beaver with quills2  376A Porcupine’s 30,000 quills effectively defend it against two and four-legged enemies, and occasionally against its own species. Rarely, however, do we see evidence of this mode of defense outside of our family dogs, most of whom are challenged when it comes to learning from the experience. From the size of the quills in this Beaver, one can assume it came in contact with either the Porcupine’s upper back or neck, where the quills are longest (up to 4”). How and where this encounter took place is a mystery. Porcupines can and do swim – their quills are filled with a spongy material which may enhance their buoyancy. So it’s within the realm of possibility that these two rodents met in the water, but that seems unlikely. While some quill injuries result in death, a surprising number of victims recover. One researcher observed that the quills he saw in a raccoon’s muzzle were worn down to a stubble within a week. Due to tiny barbs on the end of the quill that contacts another animal, it can work itself into an animal’s body, but those in this Beaver will hopefully come to rest against its jawbones. As long as the Beaver can eat, its chances of survival are good. It is unlikely to get an infection from the quills, as they’re coated with fatty acids that inhibit the growth of bacteria (in case the Porcupine stabs itself?)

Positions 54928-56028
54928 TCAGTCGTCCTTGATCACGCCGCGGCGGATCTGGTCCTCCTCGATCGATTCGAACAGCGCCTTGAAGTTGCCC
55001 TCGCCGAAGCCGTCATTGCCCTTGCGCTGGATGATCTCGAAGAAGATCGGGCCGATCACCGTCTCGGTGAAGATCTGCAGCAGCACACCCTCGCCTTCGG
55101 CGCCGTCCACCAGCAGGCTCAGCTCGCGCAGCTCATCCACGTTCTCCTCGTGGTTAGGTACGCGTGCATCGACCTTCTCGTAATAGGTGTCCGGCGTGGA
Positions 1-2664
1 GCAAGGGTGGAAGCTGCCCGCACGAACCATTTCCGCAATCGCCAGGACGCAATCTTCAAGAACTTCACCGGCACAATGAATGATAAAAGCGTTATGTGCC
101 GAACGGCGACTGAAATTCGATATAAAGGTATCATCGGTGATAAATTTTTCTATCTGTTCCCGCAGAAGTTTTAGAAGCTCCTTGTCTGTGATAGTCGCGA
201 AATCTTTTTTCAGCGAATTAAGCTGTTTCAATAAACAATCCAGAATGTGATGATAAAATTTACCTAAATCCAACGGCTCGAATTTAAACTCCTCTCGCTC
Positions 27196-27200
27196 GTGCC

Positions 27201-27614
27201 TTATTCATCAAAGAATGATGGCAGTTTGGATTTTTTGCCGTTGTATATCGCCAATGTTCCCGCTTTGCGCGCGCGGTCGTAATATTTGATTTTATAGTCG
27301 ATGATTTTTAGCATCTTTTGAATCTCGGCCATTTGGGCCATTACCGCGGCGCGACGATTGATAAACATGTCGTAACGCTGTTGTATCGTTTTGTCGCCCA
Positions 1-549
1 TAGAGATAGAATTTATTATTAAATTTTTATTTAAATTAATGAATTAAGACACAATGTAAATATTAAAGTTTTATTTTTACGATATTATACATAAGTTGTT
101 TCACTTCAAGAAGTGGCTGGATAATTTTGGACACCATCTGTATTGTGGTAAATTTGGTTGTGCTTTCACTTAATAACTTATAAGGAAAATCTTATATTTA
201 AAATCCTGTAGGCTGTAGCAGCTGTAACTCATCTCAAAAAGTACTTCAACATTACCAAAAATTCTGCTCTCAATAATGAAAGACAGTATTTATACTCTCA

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Signs Of An Active Beaver Pond

4-7-14  floating beaver logs IMG_0159Beaver ponds have finally started to melt, making it easy to determine whether or not there have been beavers living in any existing lodges over the winter. The tell-tale sign is floating de-barked sticks and branches. During the winter, beavers leave their lodge and swim out to their underwater food supply pile and haul branches back into the lodge where they chew them into foot-long pieces for easy handling. The bark is removed and eaten as the beaver holds the stick and turns it, much as we consume corn on the cob. When little or no bark remains, the stick is discarded out in the open water. These sticks remain hidden underneath the ice on the surface of the water until warm weather arrives and the ice begins to melt. At this point the sticks and branches become visible, and often extend several feet out from the lodge. These sticks will not go to waste, but will be used for dam and lodge repairs. (Photo taken standing on lodge.)

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Many Beavers Still Locked Under Ice

3-20-14 beaver on ice IMG_3980Although there have been sightings of beavers this spring, precious few beaver ponds have openings or ice thin enough for beavers to break through in order to procure fresh food. This photograph was taken one year ago, and one can only hope, for the beavers’ sake as well as our own, that temperatures rise soon. The winter supply of food beavers store under the ice in the fall may well be as low as many people’s wood piles are this spring, in which case, many beavers’ lives depend on the ice thinning soon.